One of my responsibilities at the newspaper is to format a running list of the week's casualties from the wars in Iraq and Afghanistan. The U.S. Department of Defense e-mails us the updates, and we compile them and print them every Sunday in our Nation/World section as a service to our readers.
Like any task done on a regular basis, it hardly registers anymore. I fly through the responsibility every Friday night, bolding the service members' names, putting commas where needed and changing the word "sustained" to "suffered." It's a small thing, but a big part of what I do at my job. I'm paid to get picky. Inanimate objects sustain injuries. People suffer them. But apparently our Department of Defense prefers to gloss over that fact.
There was a time in the more than two years that I've been doing this that the casualty list didn't require an entire page. Sometimes it was 15 to 20 names long, allowing me to pair it with the latest story from one of the wars and maybe a graphic or a photo. I'd title the page "War on terrorism."
But not lately. Ever since President Bush mandated a troop surge in Baghdad, I'm titling the page "Casualties" and fighting to squeeze all of them in.
Each entry includes a name, age, the service member's hometown, date and location of their death, a brief explanation of how they died, which regiment they belonged to and where it was based in the U.S. On occasion, it also includes, "Death is under investigation."
But today, on Memorial Day, it bothers me that I can distance myself enough from the gruesome reality of our nation's dead to search for misplaced commas. Or to make sure Arkansas is correctly abbreviated to Ark. when it comes after a city.
I know I'm not completely desensitized, though. Sometimes, while scrolling through the hundreds of photos that pop up after doing a search for "Iraq" on our Associated Press membership website, I stumble upon images that give me pause. There, in between the pictures of a soldier in desert camouflage staking out a post with a large automatic rifle, are a few simple mugshots. With an American flag hung vertically in the background, a young man or woman in uniform was likely told to sit on a chair and stare into the camera before being shipped off to war.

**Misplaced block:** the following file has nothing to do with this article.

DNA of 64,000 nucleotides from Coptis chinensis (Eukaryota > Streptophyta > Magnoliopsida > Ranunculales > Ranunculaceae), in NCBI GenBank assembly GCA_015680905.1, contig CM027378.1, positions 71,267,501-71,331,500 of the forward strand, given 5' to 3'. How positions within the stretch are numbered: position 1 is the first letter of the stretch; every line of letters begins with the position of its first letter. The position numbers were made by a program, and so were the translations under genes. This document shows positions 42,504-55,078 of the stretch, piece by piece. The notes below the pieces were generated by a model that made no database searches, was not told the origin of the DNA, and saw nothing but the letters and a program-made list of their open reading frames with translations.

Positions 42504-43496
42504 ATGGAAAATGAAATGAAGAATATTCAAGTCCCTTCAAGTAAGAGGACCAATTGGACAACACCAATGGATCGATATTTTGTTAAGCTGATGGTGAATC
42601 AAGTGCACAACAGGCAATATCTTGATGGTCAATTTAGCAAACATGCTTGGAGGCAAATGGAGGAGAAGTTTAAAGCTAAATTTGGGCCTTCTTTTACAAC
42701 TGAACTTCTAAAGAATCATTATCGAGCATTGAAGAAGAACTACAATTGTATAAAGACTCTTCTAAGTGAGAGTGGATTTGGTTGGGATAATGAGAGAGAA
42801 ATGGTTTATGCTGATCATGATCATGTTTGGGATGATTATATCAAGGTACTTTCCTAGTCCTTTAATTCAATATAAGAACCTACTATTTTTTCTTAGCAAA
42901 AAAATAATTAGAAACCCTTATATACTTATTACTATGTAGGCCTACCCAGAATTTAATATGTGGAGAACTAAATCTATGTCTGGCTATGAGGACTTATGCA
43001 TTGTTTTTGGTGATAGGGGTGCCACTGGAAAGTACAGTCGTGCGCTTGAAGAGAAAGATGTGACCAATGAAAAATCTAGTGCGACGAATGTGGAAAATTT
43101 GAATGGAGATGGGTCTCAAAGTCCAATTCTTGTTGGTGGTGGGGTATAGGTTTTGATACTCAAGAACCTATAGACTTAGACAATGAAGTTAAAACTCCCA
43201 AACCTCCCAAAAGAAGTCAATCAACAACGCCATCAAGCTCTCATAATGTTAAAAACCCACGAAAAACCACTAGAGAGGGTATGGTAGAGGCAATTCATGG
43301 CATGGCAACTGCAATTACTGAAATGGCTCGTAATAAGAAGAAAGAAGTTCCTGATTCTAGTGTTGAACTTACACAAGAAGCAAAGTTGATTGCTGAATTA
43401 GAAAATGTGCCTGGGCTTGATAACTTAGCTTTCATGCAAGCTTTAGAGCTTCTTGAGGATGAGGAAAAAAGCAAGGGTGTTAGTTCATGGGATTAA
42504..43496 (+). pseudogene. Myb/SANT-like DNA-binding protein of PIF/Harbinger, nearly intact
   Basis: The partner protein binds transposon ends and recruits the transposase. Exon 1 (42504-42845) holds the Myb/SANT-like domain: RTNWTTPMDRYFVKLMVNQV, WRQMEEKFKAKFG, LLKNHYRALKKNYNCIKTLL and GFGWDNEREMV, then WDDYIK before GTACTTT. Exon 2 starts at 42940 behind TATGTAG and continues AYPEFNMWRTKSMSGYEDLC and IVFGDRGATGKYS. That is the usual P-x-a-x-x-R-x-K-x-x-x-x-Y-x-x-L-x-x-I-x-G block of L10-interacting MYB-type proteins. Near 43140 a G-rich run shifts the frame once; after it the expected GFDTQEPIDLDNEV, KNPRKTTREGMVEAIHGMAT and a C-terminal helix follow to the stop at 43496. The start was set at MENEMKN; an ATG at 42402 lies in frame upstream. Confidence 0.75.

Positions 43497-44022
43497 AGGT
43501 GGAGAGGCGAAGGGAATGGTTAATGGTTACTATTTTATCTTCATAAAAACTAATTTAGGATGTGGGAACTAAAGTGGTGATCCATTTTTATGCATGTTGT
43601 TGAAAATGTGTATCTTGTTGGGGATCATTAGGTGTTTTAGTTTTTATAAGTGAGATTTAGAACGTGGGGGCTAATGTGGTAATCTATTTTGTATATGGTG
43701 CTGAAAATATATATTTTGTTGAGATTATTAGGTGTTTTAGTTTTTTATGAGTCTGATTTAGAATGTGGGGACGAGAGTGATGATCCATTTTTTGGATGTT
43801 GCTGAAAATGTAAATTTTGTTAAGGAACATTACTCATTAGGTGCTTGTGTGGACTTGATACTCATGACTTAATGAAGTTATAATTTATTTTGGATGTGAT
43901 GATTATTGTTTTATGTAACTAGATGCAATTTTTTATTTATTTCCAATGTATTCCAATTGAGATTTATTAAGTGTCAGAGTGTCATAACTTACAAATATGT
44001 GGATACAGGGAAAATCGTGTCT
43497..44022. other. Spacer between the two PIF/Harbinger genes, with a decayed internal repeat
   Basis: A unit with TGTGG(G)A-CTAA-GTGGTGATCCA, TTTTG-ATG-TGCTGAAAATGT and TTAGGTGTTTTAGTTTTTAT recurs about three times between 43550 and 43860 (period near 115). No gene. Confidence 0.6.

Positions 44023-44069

I always click on the thumbnail image to look at the individuals more closely and read the accompanying personal information. It's almost as if I'm drawn to them. Every face is different. Some are smiling, some aren't, but one thing always strikes me: the look of pride.
That is what pride looks like.
And they're all dead.
The Department of Defense makes the mugshots available to the media when the service members die -- whether from a roadside bomb, improvised explosive device or enemy fire.
Putting a face with the name always haunts me. It somehow connects me with their family back home. With the profound sense of loss they must be feeling. I often get choked up thinking about it.
It makes me angry at the assembly line of it all. I can't help but wonder if formatting that list of casualties would hit home more if along with their name, age and hometown, the Department of Defense included what their favorite hobby was. What kind of car they drove. How many kids they left behind.
So I guess I want to say thank you to all of them and all of the generations that served before for giving the greatest sacrifice of all in the name of freedom: their lives. All in the hope that a group of people, hundreds of thousands of miles from here, would know what it feels like to cast a ballot. To make their voice heard. To walk to a market and buy ingredients for a meal without fear. To be able to obtain an education. To worship whatever religion their faith calls them to. To enjoy life, liberty and the pursuit of happiness.
And to show my thanks, I won't take any of it for granted.